Insuring the Future of the UK Insurance Industry

UK Insurance Industry

Key takeaways

Reforming the risk margin

Reform package includes three interrelated parts.

Adjusting the matching adjustment

Taken together, the package of reforms is expected to release 10-15% of capital from the life insurance sector.

Increasing investment flexibility

The package will also increase flexibility to invest in long-term illiquid assets.

The UK Treasury is consulting on a package of measures that Ministers have said will usher in a new “investment big bang” for the insurance industry. The planned reforms would include:

 

  • a substantial reduction in the risk margin of around 60-70% for long-term life insurers;
  • a reassessment of the fundamental spread used in the calculation of the matching adjustment;
  • the introduction of a significant increase in flexibility to allow more investment in long-term assets; and
  • a major reduction in the EU-derived regulations which make up the current reporting and administrative burden.

Reforming the risk margin

As at year-end 2021, the risk margin for life business was in excess of £32bn, while for non-life business the risk margin was in excess of £7bn (source Bank of England, 31 March 2022). The UK Government and Prudential Regulation Authority (PRA) are proposing a substantial reduction in the risk marking, including a cut of around 60-70% for long-term life insurers.

 

The size and volatility of the risk margin could be reduced using either a modified cost of capital methodology or the Margin over Current Estimate model used in the Insurance Capital Standard set by the International Association of Insurance Supervisors. However, the modified cost of capital approach is seen as the preferred option because it would be less disruptive to firms as only slight adaptions would be needed and there would be greater comparability with the revised risk margin methodology being proposed in the EU, which would benefit insurers operating in both markets.  This could be accompanied by a tapering parameter but only for life insurance business.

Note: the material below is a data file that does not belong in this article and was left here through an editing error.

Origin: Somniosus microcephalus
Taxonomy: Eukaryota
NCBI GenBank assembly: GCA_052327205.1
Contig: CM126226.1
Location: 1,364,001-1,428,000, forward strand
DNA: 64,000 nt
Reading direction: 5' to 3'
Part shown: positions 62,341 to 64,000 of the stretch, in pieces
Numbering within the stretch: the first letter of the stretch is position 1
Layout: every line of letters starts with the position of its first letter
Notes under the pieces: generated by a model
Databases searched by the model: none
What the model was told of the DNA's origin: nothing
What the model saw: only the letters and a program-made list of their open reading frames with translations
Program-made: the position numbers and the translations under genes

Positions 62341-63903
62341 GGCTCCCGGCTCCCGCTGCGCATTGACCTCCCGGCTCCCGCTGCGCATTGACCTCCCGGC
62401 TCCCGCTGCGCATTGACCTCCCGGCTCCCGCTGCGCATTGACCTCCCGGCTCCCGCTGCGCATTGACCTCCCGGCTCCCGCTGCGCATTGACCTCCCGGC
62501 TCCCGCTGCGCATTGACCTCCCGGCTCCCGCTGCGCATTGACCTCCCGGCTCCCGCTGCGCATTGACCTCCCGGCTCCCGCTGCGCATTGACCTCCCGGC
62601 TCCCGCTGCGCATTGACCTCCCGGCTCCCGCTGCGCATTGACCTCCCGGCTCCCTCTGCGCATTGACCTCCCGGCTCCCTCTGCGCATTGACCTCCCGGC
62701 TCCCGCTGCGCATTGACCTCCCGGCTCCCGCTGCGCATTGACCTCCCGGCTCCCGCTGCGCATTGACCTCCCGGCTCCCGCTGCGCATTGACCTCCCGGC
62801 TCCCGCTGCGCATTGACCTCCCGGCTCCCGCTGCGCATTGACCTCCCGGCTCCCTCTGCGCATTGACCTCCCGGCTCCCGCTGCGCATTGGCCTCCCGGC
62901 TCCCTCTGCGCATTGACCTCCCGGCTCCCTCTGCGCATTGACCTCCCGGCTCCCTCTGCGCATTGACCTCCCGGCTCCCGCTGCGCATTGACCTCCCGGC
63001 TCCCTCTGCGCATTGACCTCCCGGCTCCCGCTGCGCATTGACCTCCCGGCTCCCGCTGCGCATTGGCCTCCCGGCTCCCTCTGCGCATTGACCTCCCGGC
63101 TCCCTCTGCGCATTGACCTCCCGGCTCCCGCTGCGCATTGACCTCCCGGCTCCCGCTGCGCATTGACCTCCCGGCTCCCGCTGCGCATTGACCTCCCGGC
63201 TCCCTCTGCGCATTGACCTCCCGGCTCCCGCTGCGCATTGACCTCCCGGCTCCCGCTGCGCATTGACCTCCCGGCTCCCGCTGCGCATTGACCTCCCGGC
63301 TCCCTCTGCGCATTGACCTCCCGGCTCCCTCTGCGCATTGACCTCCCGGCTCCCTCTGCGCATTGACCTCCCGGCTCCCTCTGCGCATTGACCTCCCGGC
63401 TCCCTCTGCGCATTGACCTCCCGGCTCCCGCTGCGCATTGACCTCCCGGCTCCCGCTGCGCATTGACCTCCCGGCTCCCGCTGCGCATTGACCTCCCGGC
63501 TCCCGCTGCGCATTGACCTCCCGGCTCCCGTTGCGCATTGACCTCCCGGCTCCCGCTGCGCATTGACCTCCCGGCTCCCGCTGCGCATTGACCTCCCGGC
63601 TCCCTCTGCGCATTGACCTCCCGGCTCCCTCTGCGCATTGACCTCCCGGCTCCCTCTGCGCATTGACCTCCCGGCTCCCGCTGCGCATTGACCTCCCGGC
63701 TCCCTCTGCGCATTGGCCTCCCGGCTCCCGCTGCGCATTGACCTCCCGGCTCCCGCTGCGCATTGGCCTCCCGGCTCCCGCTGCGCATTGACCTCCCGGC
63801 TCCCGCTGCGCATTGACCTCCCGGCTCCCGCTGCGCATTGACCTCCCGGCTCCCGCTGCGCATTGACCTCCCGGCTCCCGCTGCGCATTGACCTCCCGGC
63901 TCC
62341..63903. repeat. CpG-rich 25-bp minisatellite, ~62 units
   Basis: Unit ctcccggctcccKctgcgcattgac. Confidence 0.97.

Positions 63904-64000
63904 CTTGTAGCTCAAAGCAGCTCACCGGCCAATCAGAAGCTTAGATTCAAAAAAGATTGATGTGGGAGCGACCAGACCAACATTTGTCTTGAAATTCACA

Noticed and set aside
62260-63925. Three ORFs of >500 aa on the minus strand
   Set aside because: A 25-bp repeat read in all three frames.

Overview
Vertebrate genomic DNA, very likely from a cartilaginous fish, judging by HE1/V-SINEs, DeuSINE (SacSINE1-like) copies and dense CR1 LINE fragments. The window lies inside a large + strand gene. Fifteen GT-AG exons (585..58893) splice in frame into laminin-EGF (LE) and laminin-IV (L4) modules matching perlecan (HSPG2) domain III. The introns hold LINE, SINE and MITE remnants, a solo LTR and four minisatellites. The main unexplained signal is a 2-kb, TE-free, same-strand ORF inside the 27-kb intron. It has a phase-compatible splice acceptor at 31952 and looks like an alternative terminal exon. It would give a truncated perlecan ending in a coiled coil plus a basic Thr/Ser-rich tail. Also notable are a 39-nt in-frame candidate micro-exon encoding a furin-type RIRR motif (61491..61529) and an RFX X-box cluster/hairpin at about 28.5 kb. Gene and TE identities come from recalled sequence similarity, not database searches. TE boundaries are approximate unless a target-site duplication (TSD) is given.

The PRA considers that a reduction in risk margin of 60% or just over for long-term life business could be consistent with observed transfer values, but only if accompanied by a significant strengthening of the fundamental spread in the matching adjustment.

Adjusting the matching adjustment

At year-end 2020 insurer balance sheets benefited by £81 billion from the matching adjustment. The UK Government recognises that there is not yet consensus on how the fundamental spread should be reformed demonstrates how important it is and how difficult it is to get right. The higher the fundamental spread, the lower the matching adjustment benefit.

 

However, the PRA has set out the significant risks that the fundamental spread is underestimating the risks retained by life insurers and therefore giving rise to an overly generous matching adjustment, in particular since the fundamental spread is currently heavily driven by the floor. The fundamental spread is also insensitive to different credit risk spread, incentivising insurance firms to seek out assets with the highest spread within each rating category. These risks may be heightened given the steady increase in the proportion of assets in matching adjustment portfolios that are illiquid. The proportion of assets invested in less liquid asset classes has increased from around 31% in 2018 to around 41% in 2021.1

 

The UK Government is therefore considering the merits of a fundamental spread methodology that incorporates market measures of credit risk by integrated the credit risk premium into the calculation of the fundamental spread.